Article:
The dissenting Judge pointed out that Treasury merely cited to the general legislative history IRC § 482 1986 amendment but that Treasury “did not explain what portions of the legislative history it found pertinent or how any of that history factored into its thinking.” The dissenting Judge holds out that the majority accepts the “ever-evolving post-hoc rationalizations” of Treasury and then “goes even further to justify what Treasury did here”. Commentators of the 2009 QCSA regulations submitted comparable transactions demonstrating that unrelated companies do not share the cost of stock-based compensation. Treasury distinguished these uncontrolled transactions as not sharing enough characteristics of QCSAs involving the development of high-profit intangibles. The dissent agreed with the Tax Court which held that Treasury’s explanation for its regulation was insufficient under State Farm because Treasury “failed to provide a reasoned basis” for its “belief that unrelated parties entering into QCSAs would generally share stock-based compensation costs.”
The dissenting Judge explained that the legislative history and plain reading of the second sentence of IRC § 482 did not offer Treasury the flexibility to depart from a comparability analysis required by the first sentence but for a limited context of “any transfer (or license) of intangible property”. The Judge then pointed out that Treasury’s 1988 White Paper also stated: “intangible income must be allocated on the basis of comparable transactions if comparables exist.” Thus, the Tax Court’s found for Xilinx because the IRS had not provided evidence that unrelated parties transacting at arm’s length share expenses related to stock-based compensation. The Ninth Circuit majority upheld the finding in favor of Xilinx because the arm’s length standard required that stock-based compensation expenses would not be shared in the absence of evidence that unrelated parties would share these costs.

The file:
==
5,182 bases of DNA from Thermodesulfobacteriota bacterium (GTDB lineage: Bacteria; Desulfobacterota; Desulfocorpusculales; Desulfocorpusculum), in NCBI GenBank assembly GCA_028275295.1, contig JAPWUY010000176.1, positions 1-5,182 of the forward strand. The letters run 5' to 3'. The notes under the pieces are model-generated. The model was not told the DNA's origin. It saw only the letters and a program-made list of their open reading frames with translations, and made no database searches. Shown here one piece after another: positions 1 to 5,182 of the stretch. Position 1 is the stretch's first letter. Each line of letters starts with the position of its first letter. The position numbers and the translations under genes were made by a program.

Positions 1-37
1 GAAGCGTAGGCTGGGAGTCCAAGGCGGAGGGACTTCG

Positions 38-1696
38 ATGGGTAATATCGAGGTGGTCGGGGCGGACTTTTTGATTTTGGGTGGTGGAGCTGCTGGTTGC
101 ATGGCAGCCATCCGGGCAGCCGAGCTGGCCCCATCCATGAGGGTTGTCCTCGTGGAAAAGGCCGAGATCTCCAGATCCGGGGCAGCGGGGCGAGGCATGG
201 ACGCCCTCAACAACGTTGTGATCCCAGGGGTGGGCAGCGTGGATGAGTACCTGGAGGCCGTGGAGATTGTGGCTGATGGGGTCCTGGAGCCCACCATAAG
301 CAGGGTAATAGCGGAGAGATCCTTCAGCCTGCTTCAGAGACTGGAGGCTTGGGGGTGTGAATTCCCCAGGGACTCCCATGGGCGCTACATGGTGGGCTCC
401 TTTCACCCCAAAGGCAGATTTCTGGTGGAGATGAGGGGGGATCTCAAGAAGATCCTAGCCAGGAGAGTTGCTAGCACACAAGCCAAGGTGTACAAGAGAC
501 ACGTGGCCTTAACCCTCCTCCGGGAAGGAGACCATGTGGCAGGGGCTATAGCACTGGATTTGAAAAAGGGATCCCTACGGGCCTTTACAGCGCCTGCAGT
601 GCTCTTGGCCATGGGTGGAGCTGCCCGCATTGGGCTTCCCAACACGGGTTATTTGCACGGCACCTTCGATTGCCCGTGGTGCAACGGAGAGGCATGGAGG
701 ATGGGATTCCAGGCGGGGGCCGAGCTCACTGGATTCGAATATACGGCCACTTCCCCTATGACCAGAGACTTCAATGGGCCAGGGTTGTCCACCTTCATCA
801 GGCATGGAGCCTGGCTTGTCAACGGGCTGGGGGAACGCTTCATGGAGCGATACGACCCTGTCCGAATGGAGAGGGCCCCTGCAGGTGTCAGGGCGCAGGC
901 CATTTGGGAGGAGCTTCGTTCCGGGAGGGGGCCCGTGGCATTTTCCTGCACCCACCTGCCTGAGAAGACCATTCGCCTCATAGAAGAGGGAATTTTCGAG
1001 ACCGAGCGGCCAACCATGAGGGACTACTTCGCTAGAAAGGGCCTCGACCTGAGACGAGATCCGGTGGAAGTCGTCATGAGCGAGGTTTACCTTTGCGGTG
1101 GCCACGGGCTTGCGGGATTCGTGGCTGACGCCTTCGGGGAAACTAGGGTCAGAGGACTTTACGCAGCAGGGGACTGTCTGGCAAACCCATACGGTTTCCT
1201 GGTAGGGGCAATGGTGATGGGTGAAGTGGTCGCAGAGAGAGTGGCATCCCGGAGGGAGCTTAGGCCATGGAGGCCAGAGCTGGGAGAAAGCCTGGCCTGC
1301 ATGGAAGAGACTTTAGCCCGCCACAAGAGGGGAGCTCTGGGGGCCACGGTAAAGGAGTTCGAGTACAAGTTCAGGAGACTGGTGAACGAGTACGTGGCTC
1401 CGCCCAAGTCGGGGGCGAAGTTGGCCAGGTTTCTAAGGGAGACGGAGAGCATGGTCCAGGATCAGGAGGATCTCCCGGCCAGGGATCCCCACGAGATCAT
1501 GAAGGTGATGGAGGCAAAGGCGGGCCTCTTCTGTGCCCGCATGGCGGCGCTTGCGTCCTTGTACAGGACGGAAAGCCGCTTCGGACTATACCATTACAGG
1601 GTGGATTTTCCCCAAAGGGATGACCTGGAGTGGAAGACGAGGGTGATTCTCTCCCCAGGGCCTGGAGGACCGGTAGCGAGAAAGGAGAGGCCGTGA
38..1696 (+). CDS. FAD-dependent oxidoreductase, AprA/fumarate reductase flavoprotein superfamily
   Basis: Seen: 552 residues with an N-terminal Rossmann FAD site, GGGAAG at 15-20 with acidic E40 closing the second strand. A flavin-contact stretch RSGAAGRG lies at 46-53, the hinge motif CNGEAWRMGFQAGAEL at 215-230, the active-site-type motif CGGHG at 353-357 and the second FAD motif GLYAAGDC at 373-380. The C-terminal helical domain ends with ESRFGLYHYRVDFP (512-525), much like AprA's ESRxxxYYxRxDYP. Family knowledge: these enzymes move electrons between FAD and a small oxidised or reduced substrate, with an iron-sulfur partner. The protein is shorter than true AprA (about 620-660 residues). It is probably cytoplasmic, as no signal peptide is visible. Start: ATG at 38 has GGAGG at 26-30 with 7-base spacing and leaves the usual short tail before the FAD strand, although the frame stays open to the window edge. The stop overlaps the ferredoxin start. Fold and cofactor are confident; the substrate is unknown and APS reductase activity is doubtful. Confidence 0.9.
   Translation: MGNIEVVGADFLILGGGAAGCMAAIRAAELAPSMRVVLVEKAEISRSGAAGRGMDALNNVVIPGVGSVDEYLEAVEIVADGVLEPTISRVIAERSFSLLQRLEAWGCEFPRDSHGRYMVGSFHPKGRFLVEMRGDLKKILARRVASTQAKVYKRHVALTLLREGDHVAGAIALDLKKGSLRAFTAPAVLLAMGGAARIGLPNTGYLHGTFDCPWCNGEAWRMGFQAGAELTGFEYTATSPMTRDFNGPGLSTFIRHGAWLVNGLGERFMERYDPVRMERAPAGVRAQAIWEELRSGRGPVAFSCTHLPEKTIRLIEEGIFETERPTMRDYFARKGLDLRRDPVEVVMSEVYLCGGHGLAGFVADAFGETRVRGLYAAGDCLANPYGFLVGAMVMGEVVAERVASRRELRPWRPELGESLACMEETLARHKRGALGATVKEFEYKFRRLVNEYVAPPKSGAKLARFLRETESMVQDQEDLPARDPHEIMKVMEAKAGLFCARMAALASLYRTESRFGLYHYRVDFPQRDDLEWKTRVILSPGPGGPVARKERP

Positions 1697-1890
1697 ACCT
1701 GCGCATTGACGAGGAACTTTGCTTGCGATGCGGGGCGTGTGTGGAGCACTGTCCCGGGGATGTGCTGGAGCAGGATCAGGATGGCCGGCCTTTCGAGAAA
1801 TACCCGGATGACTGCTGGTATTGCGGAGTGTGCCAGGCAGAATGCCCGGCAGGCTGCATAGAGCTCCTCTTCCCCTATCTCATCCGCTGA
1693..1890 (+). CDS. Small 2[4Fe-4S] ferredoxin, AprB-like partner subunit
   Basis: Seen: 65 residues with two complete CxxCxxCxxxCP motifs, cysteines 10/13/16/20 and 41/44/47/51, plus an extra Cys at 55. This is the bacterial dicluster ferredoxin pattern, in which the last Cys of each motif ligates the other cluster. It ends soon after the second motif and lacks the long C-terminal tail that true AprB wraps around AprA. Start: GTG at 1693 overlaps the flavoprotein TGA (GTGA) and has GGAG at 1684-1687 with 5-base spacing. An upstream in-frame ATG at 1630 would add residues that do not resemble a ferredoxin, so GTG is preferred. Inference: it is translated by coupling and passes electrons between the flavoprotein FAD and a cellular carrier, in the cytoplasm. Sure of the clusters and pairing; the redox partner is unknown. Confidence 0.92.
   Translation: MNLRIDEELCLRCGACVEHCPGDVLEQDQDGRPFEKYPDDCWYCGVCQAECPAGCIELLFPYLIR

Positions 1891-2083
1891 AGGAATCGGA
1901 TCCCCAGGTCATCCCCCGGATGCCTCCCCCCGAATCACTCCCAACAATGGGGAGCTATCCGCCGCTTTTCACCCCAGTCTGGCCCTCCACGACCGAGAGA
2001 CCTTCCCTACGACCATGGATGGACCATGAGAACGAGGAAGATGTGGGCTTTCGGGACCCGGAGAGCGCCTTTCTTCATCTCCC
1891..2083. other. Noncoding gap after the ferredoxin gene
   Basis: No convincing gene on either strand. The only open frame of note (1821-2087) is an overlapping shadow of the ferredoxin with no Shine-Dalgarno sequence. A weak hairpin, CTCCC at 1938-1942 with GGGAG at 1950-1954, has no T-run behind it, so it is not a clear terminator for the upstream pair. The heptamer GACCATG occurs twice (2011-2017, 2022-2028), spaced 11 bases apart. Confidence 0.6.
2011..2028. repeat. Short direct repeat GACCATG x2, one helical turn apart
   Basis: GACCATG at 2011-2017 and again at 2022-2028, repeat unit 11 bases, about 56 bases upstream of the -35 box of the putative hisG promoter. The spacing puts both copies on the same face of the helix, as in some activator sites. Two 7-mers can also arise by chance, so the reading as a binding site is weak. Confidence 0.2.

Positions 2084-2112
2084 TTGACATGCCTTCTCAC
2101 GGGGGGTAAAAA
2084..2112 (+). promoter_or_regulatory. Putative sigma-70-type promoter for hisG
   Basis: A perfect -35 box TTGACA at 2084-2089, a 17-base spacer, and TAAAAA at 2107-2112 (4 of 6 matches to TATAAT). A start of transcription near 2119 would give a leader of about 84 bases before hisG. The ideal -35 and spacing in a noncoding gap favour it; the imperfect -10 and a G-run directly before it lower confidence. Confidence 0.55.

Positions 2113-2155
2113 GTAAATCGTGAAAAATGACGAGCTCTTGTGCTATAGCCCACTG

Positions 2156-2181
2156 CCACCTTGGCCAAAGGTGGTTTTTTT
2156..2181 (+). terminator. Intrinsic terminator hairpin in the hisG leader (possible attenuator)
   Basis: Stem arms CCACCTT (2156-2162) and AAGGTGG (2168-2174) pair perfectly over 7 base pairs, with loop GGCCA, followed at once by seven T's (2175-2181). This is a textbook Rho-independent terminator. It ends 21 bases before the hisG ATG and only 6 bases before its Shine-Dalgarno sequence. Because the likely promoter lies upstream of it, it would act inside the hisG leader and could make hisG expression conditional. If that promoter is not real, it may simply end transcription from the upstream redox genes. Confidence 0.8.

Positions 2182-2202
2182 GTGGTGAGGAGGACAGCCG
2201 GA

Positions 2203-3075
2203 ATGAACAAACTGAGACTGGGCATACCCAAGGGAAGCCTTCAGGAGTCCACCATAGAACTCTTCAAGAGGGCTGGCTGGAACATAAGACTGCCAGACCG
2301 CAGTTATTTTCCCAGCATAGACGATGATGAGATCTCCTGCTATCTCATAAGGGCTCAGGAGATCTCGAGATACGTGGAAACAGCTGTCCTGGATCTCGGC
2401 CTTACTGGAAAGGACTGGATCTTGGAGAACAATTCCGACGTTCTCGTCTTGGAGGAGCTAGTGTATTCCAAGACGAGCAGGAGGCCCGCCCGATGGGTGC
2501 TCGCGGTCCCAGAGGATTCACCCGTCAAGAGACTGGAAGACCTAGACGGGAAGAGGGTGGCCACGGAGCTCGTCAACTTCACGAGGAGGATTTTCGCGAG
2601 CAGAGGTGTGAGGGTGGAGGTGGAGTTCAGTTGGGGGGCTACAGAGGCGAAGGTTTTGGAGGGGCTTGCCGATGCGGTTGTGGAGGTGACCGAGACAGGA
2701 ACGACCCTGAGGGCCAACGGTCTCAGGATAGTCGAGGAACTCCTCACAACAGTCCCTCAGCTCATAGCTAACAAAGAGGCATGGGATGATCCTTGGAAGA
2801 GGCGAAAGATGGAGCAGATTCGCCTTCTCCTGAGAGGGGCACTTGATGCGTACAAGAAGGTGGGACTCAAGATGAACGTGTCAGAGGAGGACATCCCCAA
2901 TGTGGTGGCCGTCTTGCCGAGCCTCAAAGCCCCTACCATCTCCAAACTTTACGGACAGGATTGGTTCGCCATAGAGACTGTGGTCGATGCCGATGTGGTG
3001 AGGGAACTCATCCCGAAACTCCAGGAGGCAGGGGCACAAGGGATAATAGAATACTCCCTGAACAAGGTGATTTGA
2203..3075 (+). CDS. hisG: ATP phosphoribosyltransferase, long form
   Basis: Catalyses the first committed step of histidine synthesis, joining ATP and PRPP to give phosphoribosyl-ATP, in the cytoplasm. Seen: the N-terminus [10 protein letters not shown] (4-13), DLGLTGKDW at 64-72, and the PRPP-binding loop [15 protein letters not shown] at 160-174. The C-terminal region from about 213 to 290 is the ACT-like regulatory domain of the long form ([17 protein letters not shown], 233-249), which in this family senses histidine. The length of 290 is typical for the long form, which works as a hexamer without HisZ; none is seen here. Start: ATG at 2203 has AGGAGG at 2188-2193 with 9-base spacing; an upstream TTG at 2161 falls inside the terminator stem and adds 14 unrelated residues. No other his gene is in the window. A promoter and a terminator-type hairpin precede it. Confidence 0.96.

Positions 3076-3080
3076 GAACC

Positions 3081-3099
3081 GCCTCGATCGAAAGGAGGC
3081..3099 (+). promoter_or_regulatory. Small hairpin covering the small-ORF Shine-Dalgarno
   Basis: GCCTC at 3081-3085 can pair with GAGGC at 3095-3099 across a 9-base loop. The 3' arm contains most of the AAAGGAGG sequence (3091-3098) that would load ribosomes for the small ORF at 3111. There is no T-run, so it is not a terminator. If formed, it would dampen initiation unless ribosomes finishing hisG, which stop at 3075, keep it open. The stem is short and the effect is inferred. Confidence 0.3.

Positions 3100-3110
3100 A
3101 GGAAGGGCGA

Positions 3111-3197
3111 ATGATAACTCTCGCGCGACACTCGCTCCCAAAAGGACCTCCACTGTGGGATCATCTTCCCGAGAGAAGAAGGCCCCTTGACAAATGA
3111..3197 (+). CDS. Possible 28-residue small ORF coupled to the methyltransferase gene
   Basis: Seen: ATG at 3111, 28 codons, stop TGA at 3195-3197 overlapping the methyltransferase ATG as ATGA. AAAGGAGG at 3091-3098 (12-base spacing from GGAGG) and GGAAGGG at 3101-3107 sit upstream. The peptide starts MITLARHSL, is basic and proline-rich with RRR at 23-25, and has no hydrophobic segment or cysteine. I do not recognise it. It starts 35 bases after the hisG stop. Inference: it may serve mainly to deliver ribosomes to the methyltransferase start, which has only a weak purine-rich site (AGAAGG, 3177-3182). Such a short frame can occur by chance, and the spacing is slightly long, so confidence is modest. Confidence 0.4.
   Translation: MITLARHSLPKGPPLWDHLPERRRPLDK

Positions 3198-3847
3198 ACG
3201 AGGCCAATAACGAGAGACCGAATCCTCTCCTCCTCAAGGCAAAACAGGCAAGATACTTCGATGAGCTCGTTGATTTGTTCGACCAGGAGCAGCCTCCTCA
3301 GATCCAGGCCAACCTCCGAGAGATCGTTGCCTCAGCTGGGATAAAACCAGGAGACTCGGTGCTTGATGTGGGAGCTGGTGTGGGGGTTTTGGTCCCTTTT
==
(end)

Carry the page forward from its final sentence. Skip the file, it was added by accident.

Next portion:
The majority next concludes that Treasury complied with the procedural requirements of the Administrative Procedures Act (“APA”) so that the 2009 QCSA survives a State Farm analysis. The State Farm analysis second step requires that the Treasury “must consider and respond to significant comments received during the period for public comment.” The majority summarizes Altera’s four arguments that Treasury did not meet this requirement: (1) Treasury improperly rejected comments submitted in opposition to the proposed rule, (2) Treasury’s current litigation position is inconsistent with statements made during the rule-making process, (3) Treasury did not adequately support its position that employee stock compensation is a cost, and (4) a more searching review is required under Fox, because the agency altered its position. Boiled down, Altera argues that Treasury stated its intent to coordinate the new regulations with the arm’s length standard and then dismissed submissions addressing arm’s length comparables.
The majority was not persuaded by Altera’s argument that an arm’s length analysis requires actual transactional analysis. Altera submitted that “unrelated parties do not share stock compensation costs because it is difficult to value stock-based compensation, and there can be a great deal of expense and risk involved.” Treasury responded in the 2009 QCSA that “the uncontrolled transactions cited by commentators do not share enough characteristics of QCSAs involving the development of high-profit intangibles to establish that parties at arm’s length would not take stock options into account in the context of an arrangement similar to a QCSA.” The majority sided with Treasury’s justification that the lack of similar transactions led it to “employ a methodology that did not depend on non-existent comparables to satisfy the commensurate with income test and achieve tax parity.” The majority also concluded that Treasury’s use of an internal method of reallocation is consistent with the arm’s length standard because the internal method attempts to bring parity to the tax treatment of controlled and uncontrolled taxpayers as does a comparison of comparable transactions when they exist.